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The Federalist Papers: No. 22

On this day in 1787, Federalist Paper No. 22 is published. The Federalist Papers are a collection of essays that were published in New York newspapers in late 1787 and early 1788. They argued FOR the new Constitution, then being considered for ratification by the states.


Alexander Hamilton (a.k.a. “Publius”) continues with his discussion of the defects in the then-existing confederacy under the Articles of Confederation. He has a laundry list of problems with the Confederation, and he runs through them in this (lengthy!) essay. Please know that summarizing the verbose Hamilton can be quite a trick. 

First, Hamilton bemoans the “want of a power to regulate commerce” among the states. The lack of such a power was already causing problems in American attempts to trade with other nations overseas. Indeed, trade with Great Britain was suffering because that country was waiting to see “whether the American government was likely or not to acquire greater consistency.” Hamilton concludes that commerce is suffering because of the “interfering and unneighborly regulations of some States, contrary to the true spirit of the Union.”


Next, Hamilton notes that the Confederation is handicapped in its ability to raise an Army. His readers would know this well from their experience during the Revolution! Hamilton describes the effects: “The States near the seat of war, influenced by motives of self-preservation, made efforts to furnish their quotas, which even exceeded their abilities; while those at a distance from danger were, for the most part, as remiss as the others were diligent, in their exertions.”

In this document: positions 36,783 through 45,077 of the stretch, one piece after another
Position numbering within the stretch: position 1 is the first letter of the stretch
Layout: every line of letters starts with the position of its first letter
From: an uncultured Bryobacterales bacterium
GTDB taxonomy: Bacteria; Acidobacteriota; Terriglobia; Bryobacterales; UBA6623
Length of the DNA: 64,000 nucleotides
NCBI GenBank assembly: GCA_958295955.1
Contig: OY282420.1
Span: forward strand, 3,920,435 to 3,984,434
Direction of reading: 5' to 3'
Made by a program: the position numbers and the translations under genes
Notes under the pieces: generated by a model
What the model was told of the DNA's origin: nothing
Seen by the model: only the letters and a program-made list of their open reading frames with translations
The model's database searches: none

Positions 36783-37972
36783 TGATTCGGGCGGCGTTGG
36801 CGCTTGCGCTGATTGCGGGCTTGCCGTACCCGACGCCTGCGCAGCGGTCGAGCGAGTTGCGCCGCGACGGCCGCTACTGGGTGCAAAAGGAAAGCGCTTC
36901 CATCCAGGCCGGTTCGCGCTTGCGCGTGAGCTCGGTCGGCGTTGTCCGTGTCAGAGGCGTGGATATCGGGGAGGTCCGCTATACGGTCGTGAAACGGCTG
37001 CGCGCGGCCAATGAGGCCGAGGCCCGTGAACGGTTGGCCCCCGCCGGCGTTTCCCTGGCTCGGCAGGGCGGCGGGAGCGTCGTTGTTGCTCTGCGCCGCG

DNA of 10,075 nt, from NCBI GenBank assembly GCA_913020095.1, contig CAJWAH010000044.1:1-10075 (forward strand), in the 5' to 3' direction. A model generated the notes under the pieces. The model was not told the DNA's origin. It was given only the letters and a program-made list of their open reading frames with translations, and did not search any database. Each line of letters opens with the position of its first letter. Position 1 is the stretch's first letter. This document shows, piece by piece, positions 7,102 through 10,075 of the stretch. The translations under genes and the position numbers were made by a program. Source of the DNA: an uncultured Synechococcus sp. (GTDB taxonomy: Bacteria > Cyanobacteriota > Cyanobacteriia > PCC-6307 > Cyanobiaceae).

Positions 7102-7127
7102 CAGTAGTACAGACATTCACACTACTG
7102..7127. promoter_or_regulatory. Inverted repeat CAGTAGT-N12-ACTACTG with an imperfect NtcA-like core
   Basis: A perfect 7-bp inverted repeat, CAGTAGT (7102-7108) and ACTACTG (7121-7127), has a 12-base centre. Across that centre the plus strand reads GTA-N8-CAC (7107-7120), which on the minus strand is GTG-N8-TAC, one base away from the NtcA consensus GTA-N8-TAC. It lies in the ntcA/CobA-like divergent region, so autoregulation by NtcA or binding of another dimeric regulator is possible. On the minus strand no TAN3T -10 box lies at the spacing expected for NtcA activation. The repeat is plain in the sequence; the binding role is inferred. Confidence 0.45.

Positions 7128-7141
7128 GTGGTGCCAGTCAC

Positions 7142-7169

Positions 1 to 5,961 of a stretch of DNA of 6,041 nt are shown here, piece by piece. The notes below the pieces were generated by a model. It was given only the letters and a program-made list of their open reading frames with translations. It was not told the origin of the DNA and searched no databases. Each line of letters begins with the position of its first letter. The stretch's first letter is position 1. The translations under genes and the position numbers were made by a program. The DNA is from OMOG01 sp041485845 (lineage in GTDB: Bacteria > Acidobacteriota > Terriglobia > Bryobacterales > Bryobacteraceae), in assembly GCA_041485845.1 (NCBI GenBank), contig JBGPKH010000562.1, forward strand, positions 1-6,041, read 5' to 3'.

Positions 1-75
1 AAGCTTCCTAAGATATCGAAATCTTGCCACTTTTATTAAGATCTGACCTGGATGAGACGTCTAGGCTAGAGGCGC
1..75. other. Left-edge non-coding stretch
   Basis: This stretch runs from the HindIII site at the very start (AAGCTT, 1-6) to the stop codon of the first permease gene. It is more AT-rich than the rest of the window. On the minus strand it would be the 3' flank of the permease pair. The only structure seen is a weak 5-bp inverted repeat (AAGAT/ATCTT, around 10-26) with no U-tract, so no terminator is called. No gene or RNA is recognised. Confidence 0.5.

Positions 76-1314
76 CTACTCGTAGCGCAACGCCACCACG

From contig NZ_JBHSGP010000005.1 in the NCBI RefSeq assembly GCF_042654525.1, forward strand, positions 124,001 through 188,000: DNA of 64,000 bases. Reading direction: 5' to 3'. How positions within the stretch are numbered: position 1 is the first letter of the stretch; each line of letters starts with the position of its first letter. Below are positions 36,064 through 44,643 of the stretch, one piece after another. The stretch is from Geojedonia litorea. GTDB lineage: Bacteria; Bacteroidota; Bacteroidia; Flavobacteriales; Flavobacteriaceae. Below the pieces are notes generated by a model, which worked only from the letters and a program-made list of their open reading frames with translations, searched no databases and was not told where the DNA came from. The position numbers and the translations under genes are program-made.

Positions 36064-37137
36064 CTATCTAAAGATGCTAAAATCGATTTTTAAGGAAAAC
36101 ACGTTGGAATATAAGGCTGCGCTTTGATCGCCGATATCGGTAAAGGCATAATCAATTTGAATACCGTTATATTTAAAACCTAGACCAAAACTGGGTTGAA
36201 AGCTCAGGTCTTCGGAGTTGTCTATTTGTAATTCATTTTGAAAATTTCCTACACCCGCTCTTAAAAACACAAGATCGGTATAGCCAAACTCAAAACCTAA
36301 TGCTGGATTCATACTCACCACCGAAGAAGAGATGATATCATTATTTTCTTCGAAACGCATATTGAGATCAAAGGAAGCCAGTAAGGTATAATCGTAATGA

Hamilton has several problems with the “right of equal suffrage among the States” in the Articles of Confederation. (Remember that the Articles operated on the principle of “one state, one vote” rather than “one person, one vote.” Our Constitution, of course, incorporates BOTH principles.) With the Articles in place, Hamilton notes that a “majority of States” might constitute a “small minority of the people of America,” yet still decide an issue. Worse, in some cases, Hamilton notes that a small minority has been able to block action by the rest of the country.


Next, Hamilton notes the lack of a national judiciary power. It is needed to “avoid the confusion which would unavoidably result from the contradictory decisions of a number of independent judicatories.”


Finally, Hamilton notes that the single Assembly in the current Congress is inappropriate for the country going forward: It might suffice for a weak national government; however, “it would be inconsistent with all the principles of good government, to intrust it with those additional powers which, even the moderate and more rational adversaries of the proposed Constitution admit, ought to reside in the United States.” Entrusting so much power to a single body would “create in reality that very tyranny which the adversaries of the new Constitution . . . [are] solicitous to avert.


Hamilton concludes by noting the importance of a Constitution endorsed by the people. The then-existing Articles of Confederation were never directly considered by the people.


My post with more background on the Federalist Papers and their authorship can be found in the Federalist Paper No. 1 summary (see October 27 history post).

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